Urinary tract infections (UTIs) are within the urinary tract and are the second most common infection in the body. UTIs are ubiquitous in the U.S., with more than 8 million individuals who see their doctor for treatment each year. However, men’s urinary tract infections are not nearly as common in women. Around 50% of all women will develop a urinary tract infection over the course of their life compared to only 12 percent of men.
Urinary tract infections are bacterial infections usually from bacteria found in the urethra, bladder, or kidneys that multiply in the urine. According to the National Kidney Foundation, one particular bacterium, E. Coli, causes 80 to 90 percent of all cases of UTIs.
If left untreated, a UTI can lead to acute or chronic kidney infections, permanently damaging these vital organs that could lead to kidney failure. In addition, these common infections are also a leading cause of sepsis, a potentially life-threatening infection of the bloodstream.
The urethra is a tube, sort of like a canal or passageway, between the bladder and exterior of the body allowing urine to be passed and excreted from the body. A woman’s urethra is much shorter (4 cm or 1.5 inches long) compared to a man’s (20 cm or 7.8 inches) due to their anatomical gender differences in this area. This anatomical difference is why women are more at risk for UTIs. Bacteria found in a woman’s urethra travel a much shorter distance to get inside a woman’s bladder significantly increasing the number of UTIs diagnosed in women compared to men.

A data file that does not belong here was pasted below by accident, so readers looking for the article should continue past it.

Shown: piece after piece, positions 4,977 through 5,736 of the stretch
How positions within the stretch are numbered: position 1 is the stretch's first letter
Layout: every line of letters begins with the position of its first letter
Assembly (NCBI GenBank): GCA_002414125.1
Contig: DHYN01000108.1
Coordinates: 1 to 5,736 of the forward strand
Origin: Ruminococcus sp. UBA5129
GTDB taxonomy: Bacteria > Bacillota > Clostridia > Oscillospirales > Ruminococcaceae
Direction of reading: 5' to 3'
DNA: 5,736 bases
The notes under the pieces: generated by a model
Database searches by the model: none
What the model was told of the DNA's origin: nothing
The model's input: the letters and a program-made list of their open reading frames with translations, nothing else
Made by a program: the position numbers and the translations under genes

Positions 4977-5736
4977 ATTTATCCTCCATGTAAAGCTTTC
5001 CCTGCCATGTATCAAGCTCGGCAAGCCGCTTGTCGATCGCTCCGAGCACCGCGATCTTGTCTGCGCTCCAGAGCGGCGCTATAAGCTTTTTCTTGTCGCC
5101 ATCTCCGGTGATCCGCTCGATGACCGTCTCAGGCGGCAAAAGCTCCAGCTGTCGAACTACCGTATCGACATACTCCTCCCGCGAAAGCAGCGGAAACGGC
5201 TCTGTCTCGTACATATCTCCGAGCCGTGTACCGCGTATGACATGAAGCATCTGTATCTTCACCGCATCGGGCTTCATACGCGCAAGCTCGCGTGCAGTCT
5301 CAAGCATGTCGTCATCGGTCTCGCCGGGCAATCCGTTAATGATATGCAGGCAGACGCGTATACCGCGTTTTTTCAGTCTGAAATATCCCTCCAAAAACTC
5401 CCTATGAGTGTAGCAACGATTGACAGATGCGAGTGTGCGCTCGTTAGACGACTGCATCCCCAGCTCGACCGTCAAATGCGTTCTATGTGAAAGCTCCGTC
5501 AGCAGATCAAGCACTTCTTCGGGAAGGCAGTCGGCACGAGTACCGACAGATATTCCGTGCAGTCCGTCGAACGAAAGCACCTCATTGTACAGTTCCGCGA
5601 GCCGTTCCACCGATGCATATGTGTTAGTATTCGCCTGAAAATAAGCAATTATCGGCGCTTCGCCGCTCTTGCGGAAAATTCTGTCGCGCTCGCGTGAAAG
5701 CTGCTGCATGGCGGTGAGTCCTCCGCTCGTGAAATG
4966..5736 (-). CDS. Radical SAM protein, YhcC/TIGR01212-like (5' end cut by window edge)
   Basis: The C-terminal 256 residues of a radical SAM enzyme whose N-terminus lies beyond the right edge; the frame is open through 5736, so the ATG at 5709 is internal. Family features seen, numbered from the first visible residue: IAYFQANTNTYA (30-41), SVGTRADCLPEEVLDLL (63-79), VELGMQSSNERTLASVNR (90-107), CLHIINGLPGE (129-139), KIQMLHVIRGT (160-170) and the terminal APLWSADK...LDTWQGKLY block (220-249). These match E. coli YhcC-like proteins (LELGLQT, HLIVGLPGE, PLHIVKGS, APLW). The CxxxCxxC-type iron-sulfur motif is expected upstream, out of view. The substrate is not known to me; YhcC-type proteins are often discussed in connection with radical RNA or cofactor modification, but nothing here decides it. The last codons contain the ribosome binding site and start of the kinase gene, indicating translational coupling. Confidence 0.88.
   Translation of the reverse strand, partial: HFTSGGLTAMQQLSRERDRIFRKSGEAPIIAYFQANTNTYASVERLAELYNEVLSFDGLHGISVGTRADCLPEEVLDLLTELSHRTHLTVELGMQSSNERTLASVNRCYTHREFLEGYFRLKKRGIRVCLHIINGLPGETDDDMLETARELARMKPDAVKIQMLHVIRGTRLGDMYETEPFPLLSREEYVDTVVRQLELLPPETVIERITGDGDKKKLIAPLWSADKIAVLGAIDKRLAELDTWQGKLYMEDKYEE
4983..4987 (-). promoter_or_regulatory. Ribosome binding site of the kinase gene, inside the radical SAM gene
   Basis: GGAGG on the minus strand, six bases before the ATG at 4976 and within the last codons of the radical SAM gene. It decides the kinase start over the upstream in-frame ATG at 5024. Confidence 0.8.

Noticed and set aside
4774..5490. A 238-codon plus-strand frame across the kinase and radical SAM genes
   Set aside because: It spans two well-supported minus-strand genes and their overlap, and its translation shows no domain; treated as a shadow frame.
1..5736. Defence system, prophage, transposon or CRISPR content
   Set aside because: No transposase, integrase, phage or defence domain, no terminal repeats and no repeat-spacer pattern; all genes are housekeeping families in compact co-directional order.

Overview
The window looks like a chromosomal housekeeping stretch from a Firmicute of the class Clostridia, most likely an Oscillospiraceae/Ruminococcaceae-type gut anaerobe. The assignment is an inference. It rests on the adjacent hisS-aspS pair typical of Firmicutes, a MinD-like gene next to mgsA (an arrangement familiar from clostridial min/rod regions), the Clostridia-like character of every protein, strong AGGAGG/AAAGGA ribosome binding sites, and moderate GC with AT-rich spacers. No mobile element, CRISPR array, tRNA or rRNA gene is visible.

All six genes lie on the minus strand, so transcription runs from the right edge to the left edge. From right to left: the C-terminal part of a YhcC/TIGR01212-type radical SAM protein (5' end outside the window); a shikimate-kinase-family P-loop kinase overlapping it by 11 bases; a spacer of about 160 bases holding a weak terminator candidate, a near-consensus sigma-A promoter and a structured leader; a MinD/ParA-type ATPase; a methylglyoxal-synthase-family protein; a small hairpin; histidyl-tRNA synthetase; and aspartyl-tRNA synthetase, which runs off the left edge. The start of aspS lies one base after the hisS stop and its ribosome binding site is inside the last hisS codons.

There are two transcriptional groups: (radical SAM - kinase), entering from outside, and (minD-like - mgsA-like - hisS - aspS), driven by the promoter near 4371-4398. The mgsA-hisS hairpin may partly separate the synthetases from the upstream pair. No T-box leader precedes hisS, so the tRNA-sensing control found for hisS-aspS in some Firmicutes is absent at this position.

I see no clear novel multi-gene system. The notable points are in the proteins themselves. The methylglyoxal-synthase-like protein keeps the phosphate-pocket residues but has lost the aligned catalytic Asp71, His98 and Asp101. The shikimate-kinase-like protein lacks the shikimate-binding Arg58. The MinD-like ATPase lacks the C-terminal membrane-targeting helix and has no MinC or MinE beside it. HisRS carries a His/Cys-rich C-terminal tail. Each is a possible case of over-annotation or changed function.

Even though men are less likely to develop a UTI, they may have concerns if their female partner’s UTI was passed from him to her during sex. The short answer to this is no.
UTIs are not sexually transmitted and, therefore, not contagious. A person with a UTI will not pass it on to their partner during sex. The partner of someone with a UTI will also not need treatment.
However, doctors usually recommend avoiding sex until the infection completely clears. But again, this is not because the UTI can be passed from a man to a woman during intercourse. Instead, it’s to avoid irritating the area of a woman’s urethra, allowing easier access for bacteria, possibly worsening the infection.
Most individuals with a UTI will likely know it if they recognize the symptoms which include:
Individuals with any of these symptoms should see their doctor right away to be tested and treated for a UTI.
Below are easy steps anyone can take to reduce their chance of getting a UTI:
Dr. David Samadi is the Director of Men’s Health and Urologic Oncology at St. Francis Hospital in Long Island. He’s a renowned and highly successful board certified Urologic Oncologist Expert and Robotic Surgeon in New York City, regarded as one of the leading prostate surgeons in the U.S., with a vast expertise in prostate cancer treatment and Robotic-Assisted Laparoscopic Prostatectomy. Dr. Samadi is a medical contributor to NewsMax TV and is also the author of The Ultimate MANual, Dr. Samadi’s Guide to Men’s Health and Wellness, available online both on Amazon and Barnes & Noble. Visit Dr. Samadi’s websites at robotic oncolo gy and prostate cancer 911.